So you’ve spent the better part of half an hour crafting your social post. The link preview looks snazzy, the post copy is killer and there’s a few emojis smiling back at you for good measure. You schedule it to go out in prime time and sit back and wait to see the likes, comments and clicks roll in. But then it goes live, and nothing. After 30 minutes pass you’ve reached only 100 people and had just a handful of engagements. How can that be right when you have 5000 loyal page fans? Doesn’t that mean anything?
The answer is, unfortunately, no. And with social channels constantly updating algorithms and organic reach all but disappearing on the likes of Facebook, Instagram and LinkedIn, it seems paid posts are looking more and more appetising to ensure you hit your target audience.
But when it comes to paid promotion on social, is it taking away from the organic nature that is, well, social? To understand the need to promote (or not), we must first understand how social algorithms work today.
It’s all about relevance
We’ve used Facebook as an example because it’s the biggest social player in the digital ad market.
Facebook serves your posts based on how relevant it thinks it is to your audience. That means if the first few people who see it don’t click, it stops adding it to your fans’ news feeds. The opposite happens if the first few users engage with your post – more of your friends see it and their friends see it too.
This is applicable to paid content as well and is the reason why relevant and engaging content is actually cheaper per engagement than a more broad approach. Facebook gives paid posts a relevance score based on the interactions per number of people to whom the post is served.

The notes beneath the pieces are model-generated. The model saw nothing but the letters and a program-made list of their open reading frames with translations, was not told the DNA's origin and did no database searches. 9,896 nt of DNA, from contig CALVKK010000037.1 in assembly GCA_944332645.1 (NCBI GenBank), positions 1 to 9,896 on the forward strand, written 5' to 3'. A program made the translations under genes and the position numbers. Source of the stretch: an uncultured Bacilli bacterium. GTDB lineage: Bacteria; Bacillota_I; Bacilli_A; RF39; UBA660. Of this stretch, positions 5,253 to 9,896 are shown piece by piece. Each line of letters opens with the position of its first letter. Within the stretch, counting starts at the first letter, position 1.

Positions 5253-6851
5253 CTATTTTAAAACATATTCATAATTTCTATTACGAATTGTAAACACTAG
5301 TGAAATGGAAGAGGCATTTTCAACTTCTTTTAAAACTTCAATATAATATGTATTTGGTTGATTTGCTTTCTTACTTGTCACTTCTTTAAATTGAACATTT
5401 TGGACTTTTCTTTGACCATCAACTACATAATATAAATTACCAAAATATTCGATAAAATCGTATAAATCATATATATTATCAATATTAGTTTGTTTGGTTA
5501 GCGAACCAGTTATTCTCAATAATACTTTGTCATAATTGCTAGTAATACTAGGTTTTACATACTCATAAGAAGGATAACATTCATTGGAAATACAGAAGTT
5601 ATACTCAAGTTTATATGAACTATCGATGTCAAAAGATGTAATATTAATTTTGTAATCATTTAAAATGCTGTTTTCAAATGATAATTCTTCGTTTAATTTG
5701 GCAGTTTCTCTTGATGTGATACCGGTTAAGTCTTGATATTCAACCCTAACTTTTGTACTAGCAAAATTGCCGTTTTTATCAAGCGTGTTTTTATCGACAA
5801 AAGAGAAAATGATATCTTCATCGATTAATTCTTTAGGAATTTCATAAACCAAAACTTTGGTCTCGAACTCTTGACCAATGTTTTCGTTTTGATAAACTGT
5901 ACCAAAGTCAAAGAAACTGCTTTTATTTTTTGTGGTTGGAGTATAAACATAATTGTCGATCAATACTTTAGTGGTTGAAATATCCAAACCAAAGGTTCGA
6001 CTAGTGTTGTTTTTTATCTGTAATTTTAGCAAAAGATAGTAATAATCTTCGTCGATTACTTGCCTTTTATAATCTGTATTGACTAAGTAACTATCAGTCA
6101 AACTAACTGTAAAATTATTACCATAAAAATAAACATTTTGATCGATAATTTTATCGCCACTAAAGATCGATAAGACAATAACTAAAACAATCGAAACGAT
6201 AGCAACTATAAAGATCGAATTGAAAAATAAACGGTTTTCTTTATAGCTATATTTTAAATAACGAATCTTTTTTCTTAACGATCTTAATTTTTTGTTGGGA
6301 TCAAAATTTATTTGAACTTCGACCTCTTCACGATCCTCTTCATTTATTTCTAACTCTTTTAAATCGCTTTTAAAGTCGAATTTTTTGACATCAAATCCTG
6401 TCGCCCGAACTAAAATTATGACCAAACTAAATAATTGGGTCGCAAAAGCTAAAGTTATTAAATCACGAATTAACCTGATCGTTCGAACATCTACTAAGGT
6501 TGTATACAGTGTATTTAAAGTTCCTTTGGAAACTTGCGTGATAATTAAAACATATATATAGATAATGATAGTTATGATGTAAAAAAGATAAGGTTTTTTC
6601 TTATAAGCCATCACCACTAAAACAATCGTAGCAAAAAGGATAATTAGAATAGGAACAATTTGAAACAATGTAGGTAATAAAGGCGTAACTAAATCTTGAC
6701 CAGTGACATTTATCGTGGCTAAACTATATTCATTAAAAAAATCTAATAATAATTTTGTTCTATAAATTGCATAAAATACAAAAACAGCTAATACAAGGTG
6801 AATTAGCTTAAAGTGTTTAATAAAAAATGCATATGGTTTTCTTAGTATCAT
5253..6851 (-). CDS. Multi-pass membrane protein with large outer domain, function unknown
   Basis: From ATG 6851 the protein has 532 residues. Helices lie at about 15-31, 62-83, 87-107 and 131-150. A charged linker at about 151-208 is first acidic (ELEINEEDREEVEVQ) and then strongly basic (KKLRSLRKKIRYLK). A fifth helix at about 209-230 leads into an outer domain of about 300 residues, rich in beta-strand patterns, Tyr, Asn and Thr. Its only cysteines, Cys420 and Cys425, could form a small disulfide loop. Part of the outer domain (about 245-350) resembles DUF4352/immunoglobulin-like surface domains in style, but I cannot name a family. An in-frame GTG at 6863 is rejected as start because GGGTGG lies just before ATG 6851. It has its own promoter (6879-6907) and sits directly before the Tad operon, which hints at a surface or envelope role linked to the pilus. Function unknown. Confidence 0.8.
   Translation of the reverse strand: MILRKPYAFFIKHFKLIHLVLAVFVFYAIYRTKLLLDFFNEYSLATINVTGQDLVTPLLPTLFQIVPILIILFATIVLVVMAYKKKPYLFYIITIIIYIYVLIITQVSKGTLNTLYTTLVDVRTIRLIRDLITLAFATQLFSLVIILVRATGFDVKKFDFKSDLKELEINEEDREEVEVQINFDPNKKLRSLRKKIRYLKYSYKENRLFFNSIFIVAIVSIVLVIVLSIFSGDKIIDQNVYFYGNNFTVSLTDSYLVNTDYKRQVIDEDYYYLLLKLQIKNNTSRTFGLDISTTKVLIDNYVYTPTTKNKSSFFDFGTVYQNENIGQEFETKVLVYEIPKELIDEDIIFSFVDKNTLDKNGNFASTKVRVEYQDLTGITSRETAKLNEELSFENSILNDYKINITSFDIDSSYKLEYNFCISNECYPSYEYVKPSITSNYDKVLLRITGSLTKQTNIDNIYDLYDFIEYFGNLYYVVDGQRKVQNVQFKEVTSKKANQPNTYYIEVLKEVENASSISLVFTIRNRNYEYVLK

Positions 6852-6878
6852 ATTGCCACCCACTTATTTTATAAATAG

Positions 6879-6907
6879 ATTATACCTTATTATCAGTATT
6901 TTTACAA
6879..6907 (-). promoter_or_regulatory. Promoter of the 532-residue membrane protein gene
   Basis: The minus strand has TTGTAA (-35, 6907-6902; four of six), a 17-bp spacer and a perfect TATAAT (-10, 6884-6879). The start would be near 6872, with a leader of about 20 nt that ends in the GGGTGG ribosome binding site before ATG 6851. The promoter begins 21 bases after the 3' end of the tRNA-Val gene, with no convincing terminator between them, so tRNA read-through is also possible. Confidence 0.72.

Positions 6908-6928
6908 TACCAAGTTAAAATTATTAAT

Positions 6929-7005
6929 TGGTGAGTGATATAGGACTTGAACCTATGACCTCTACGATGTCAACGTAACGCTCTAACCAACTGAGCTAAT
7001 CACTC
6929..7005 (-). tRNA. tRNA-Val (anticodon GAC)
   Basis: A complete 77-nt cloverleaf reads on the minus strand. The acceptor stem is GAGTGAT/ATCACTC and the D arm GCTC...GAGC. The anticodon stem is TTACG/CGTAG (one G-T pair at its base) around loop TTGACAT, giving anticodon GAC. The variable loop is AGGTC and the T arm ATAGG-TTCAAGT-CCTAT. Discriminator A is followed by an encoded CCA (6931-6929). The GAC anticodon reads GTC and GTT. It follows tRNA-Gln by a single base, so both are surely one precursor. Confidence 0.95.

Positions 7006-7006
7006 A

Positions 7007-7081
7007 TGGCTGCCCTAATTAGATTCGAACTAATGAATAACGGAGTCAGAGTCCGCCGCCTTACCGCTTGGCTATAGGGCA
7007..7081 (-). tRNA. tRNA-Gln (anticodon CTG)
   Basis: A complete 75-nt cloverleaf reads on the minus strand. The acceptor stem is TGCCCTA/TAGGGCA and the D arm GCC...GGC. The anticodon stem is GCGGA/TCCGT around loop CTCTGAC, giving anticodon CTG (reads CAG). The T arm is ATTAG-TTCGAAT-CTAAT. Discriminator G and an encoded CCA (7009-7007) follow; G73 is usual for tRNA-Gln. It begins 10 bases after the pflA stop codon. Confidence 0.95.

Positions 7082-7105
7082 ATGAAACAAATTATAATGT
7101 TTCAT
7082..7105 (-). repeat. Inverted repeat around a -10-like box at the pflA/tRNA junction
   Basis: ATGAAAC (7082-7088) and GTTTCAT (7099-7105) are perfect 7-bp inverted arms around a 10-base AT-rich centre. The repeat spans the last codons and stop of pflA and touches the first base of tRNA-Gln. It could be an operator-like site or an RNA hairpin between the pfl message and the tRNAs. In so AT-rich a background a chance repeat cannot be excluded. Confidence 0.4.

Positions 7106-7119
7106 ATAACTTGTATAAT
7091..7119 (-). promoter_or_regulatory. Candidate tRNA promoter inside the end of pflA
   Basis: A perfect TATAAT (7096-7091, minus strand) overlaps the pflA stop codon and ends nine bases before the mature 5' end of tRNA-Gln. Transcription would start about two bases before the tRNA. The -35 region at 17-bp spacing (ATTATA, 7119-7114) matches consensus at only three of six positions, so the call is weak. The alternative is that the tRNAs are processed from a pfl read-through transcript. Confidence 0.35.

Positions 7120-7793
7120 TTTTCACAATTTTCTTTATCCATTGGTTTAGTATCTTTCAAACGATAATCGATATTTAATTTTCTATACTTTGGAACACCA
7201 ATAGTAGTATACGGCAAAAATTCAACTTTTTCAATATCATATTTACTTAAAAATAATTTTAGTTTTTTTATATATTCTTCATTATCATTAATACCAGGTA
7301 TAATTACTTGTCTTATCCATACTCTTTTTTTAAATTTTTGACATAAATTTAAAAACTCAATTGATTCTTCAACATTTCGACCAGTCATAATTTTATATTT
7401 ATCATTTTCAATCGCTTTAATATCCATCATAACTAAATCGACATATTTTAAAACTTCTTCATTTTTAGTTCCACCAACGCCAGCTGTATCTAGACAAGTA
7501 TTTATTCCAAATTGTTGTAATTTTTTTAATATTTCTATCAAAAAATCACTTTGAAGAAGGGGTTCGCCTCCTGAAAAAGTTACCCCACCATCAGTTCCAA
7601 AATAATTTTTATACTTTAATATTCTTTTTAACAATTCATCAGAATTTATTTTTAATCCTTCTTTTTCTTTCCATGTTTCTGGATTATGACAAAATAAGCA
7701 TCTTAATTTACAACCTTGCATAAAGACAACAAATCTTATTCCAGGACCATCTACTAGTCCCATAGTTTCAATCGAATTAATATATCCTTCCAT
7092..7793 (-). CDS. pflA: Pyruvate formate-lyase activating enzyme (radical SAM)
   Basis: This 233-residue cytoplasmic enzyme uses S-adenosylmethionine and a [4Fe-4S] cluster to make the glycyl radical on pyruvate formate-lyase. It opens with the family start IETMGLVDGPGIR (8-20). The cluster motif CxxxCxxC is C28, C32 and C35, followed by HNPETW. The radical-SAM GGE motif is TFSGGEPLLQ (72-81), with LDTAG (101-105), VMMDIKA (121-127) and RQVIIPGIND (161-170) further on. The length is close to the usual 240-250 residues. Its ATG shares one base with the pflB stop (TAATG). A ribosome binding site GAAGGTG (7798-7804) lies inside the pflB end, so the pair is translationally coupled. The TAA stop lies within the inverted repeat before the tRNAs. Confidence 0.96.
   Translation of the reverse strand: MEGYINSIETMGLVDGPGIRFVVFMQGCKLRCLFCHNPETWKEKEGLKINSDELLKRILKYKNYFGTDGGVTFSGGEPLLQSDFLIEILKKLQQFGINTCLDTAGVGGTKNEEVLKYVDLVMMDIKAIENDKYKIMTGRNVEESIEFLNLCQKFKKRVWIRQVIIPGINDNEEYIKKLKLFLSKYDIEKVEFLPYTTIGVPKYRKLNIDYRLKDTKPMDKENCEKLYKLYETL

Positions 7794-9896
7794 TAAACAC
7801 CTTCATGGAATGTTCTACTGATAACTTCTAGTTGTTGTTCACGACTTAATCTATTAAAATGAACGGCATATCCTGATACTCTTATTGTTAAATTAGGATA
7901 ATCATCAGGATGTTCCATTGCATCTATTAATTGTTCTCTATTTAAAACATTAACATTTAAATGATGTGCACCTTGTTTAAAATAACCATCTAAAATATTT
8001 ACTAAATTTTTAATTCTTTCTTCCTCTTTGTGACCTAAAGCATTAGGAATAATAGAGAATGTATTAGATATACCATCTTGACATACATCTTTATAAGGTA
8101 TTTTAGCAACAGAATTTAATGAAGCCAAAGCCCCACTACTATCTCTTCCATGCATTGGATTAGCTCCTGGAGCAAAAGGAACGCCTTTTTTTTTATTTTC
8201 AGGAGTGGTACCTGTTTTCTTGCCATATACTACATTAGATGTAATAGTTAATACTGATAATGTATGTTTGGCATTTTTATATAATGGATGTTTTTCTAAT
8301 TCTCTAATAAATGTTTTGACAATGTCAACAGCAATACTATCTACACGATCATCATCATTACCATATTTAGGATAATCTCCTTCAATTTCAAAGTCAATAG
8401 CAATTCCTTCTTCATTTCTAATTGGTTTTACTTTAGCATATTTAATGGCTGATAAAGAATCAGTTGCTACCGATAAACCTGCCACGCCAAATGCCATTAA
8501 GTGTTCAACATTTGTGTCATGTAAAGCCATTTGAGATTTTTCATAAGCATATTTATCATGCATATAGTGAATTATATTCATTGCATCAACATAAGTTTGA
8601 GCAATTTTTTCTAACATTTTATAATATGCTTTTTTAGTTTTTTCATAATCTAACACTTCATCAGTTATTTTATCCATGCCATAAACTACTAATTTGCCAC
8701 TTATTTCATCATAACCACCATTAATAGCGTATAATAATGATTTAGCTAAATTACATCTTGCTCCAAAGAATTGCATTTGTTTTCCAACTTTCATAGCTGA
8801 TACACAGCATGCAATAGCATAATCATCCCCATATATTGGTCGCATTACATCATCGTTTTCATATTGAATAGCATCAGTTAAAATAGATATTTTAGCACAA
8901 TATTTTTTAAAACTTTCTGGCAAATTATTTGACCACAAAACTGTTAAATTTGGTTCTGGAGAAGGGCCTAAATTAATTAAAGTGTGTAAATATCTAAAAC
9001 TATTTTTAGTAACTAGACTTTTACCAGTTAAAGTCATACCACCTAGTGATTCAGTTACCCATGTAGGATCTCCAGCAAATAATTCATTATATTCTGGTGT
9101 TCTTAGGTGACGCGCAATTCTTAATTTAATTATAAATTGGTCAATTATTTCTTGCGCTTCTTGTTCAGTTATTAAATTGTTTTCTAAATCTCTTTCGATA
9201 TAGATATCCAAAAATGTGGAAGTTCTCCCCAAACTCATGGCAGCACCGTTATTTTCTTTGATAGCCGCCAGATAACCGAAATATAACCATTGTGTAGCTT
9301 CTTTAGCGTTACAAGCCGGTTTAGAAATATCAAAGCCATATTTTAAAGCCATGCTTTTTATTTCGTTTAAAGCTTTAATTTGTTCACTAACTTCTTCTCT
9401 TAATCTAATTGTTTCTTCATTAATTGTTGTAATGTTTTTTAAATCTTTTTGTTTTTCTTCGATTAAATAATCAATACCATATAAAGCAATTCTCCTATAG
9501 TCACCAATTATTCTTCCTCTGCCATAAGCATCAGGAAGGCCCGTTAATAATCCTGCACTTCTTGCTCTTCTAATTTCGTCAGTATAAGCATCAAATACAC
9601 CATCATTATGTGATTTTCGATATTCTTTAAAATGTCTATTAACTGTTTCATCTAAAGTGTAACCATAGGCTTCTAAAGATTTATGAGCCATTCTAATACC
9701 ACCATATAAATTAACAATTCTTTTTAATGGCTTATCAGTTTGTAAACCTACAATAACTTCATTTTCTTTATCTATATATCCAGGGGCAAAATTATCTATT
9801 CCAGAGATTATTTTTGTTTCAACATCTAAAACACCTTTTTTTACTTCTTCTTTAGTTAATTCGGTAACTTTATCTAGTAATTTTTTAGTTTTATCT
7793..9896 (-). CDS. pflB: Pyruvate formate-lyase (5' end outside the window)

More relevant posts reach more people. Siiiiimples.
And organic reach? Well, it sits around 6.5% depending on the post type. This is constantly changing and Facebook certainly values more content rich posts (like video, live video and link posts) than just a standard status update or image post.
Brian Boland, a representative for Facebook, explained the reason for this when he wrote: “There is now far more content being made than there is time to absorb it. On average, there are 1500 stories that could appear in a person’s News Feed each time they log on to Facebook.”
This number can get up to 15,000 for people with lots of friends and pages likes. So you see the need to stand out with your content or pay to appear in your audience’s news feeds.
Many articles about organic engagement rates will suggest ways of ‘outsmarting’ Facebook’s algorithm, but the best thing you can do is to only post fantastic, engaging content that people will want to interact with. If only it were that easy.
Boost ‘er up: Where and when
The quick and easy solution is to pop some cash behind your posts, choose your audience (keep it niche) and bid to appear in their news feeds. But do you really need to promote all of your posts? And if not, how do you decipher when to boost versus when to leave organic?
To answer these questions, we’ve asked some of Brisbane’s top digital marketing talent for their opinion on boosting social posts. Here’s their tips:
Mitch Wilson is the Digital Marketing Manager at Queensland Rugby League. He says he draws the line between organic and paid posts depending on whether the content is commercially focused or fan engagement driven.
“Storytelling posts, lifestyle content and game highlights are the types of posts we leave organic. We know they’re adding value for our audience and they’re quick to engage with the posts,” Mitch says.
“The types of posts we promote are around ticket sales, memberships, special offers and partner deals – a really clear difference in messaging and action for the audience.”
Mitch knows that if he’s posting the highlights of the previous night’s State of Origin match it’s going to go nuts organically, so he’s not going to waste marketing bucks promoting it. Memberships however don’t really shout “sharable content”, but it’s still a valuable message that’s relevant to his audience, so paid is the way to go.
“To understand the current situation with paid and organic social media marketing, we have to go back and understand the history of social media companies,” Iain says.